Art Deco Era:
1920 – 1945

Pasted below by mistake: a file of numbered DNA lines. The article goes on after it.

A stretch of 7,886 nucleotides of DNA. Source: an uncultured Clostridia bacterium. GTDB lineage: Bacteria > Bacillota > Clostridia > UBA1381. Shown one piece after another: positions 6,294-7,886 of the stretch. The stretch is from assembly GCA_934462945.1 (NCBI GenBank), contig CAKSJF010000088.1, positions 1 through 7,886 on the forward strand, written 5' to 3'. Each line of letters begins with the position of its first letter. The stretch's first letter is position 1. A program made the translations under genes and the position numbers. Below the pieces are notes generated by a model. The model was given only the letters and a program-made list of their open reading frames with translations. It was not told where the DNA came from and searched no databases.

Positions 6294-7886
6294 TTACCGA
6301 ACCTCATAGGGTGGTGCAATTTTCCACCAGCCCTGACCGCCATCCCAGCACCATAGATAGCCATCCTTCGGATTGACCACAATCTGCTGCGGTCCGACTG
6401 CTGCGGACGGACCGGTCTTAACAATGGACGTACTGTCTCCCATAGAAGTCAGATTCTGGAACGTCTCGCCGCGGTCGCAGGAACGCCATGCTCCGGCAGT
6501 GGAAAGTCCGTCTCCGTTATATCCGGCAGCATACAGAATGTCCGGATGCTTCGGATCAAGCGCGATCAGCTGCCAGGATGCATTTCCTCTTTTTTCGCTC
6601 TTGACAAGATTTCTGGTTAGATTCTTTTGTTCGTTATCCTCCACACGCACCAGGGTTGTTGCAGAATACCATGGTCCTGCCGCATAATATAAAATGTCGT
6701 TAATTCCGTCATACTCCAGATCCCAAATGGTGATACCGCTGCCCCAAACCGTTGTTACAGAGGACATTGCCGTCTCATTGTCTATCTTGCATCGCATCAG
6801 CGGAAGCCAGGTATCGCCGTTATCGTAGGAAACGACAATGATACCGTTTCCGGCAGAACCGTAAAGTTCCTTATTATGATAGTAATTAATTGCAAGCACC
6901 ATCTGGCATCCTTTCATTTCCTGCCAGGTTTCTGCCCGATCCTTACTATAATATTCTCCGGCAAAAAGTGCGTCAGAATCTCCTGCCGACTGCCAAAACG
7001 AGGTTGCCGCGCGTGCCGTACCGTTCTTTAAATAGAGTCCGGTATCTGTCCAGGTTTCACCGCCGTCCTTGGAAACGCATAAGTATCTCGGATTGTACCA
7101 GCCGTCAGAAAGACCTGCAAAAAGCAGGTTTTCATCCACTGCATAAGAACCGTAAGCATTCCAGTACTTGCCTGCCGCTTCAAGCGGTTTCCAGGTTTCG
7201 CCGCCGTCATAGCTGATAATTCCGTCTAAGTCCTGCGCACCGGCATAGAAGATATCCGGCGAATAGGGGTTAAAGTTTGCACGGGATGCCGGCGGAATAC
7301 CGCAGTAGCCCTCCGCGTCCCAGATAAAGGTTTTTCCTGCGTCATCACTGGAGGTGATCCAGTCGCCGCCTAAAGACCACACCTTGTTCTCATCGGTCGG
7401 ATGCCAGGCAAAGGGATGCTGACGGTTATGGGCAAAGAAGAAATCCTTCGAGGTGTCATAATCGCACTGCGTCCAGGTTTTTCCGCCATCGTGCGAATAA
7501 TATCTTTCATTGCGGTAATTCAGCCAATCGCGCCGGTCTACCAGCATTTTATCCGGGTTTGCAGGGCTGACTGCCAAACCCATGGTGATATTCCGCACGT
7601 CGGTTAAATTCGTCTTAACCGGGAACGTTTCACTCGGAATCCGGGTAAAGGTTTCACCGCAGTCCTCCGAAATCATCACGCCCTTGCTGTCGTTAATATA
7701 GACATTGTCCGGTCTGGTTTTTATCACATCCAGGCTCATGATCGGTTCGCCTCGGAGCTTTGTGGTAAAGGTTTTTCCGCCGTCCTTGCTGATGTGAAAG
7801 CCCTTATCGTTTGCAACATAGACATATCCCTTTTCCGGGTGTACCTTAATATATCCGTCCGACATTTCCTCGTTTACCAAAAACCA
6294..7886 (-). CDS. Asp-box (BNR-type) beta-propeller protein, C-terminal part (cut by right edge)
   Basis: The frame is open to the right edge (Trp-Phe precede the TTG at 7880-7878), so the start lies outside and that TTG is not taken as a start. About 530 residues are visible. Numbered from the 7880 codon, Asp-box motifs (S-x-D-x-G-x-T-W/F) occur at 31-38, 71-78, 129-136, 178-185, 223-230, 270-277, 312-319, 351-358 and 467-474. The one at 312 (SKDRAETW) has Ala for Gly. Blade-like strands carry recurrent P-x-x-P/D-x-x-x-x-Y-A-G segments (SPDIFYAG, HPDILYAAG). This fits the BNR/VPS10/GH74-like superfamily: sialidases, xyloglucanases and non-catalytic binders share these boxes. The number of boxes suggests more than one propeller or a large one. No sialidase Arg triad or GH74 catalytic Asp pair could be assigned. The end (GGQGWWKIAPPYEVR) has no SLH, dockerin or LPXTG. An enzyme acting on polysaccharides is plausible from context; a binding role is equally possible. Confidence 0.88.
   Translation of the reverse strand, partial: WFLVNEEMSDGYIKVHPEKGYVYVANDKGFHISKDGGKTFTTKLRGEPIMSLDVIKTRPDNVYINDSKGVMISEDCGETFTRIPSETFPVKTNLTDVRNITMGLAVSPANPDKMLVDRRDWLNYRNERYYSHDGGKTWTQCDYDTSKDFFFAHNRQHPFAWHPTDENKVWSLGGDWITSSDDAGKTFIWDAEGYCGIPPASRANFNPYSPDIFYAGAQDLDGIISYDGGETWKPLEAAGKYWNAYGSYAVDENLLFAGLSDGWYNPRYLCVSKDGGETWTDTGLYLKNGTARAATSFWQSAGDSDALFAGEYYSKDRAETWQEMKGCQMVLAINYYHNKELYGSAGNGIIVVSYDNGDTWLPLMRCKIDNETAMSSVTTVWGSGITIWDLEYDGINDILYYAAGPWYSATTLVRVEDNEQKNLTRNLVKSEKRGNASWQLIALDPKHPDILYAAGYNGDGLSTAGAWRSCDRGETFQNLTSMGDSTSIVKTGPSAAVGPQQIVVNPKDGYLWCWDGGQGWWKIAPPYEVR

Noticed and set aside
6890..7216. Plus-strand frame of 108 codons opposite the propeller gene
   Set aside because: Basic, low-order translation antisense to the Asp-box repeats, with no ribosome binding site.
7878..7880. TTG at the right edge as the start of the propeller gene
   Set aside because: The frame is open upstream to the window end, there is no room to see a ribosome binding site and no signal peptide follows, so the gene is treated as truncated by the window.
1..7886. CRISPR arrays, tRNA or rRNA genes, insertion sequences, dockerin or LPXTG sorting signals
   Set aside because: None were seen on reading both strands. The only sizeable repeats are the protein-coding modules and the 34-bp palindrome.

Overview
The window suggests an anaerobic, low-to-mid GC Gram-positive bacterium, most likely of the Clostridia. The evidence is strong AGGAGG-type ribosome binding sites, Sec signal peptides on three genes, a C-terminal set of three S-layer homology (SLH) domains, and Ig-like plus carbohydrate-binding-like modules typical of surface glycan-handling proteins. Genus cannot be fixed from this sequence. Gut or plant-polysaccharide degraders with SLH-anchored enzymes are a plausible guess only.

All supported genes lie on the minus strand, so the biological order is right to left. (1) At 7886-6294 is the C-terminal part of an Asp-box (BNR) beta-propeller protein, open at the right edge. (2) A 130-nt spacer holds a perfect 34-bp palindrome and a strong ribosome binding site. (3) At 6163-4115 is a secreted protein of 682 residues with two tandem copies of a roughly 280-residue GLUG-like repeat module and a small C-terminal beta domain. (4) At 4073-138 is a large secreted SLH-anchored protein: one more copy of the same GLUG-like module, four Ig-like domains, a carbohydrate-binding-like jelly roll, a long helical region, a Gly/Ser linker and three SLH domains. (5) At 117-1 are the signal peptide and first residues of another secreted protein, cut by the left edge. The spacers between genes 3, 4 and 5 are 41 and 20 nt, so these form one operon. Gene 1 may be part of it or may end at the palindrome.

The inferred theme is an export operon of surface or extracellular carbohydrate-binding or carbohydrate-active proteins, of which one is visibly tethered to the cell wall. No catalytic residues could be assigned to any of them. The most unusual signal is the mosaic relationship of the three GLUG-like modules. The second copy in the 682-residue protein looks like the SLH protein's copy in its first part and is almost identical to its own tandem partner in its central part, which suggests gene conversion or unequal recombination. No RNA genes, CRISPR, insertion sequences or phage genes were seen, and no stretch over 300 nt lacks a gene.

Emerging at the conclusion of World War 1, this is one of the most iconic and most recreated of the eras. The design aesthetic drastically shifted, from the nature-based beginning eras to angular, geometric, and architectural inspiring. This era was clean cut and bold, die-struck filigree was then hand finished, intricate symmetrical basket style rings with breathtaking open work, and lavalier necklaces are predominately worn. The open work and filigree details were ideal effects that allowed metal to be used more sparingly. Giving the pieces of this time a lighter, less bulky feel. Popular items include dinner and cocktail rings, octagonal/hexagonal settings, stepped shoulders, filigree linked bracelets, pearls, and lavalier necklaces. Typically crafted in white gold, platinum (although costly), camphor glass or chromium plated metals. Diamond, aquamarine, pearl, jade, onyx, and topaz are prevalent in these creations, thanks to technology advances synthetic sapphires and rubies are well used in this era as well. Along with creating gems, advances in gem cutting were also achieved. Baguette, brilliant cut, fancy cuts like emerald and Asscher cuts come into the spotlight, while still utilizing old European cut and cabochon. This span of time is known for the angular, symmetrical designs, utilizing machines to create filigree details and pops of bold color (created or natural), catching the attention of those around the wearer.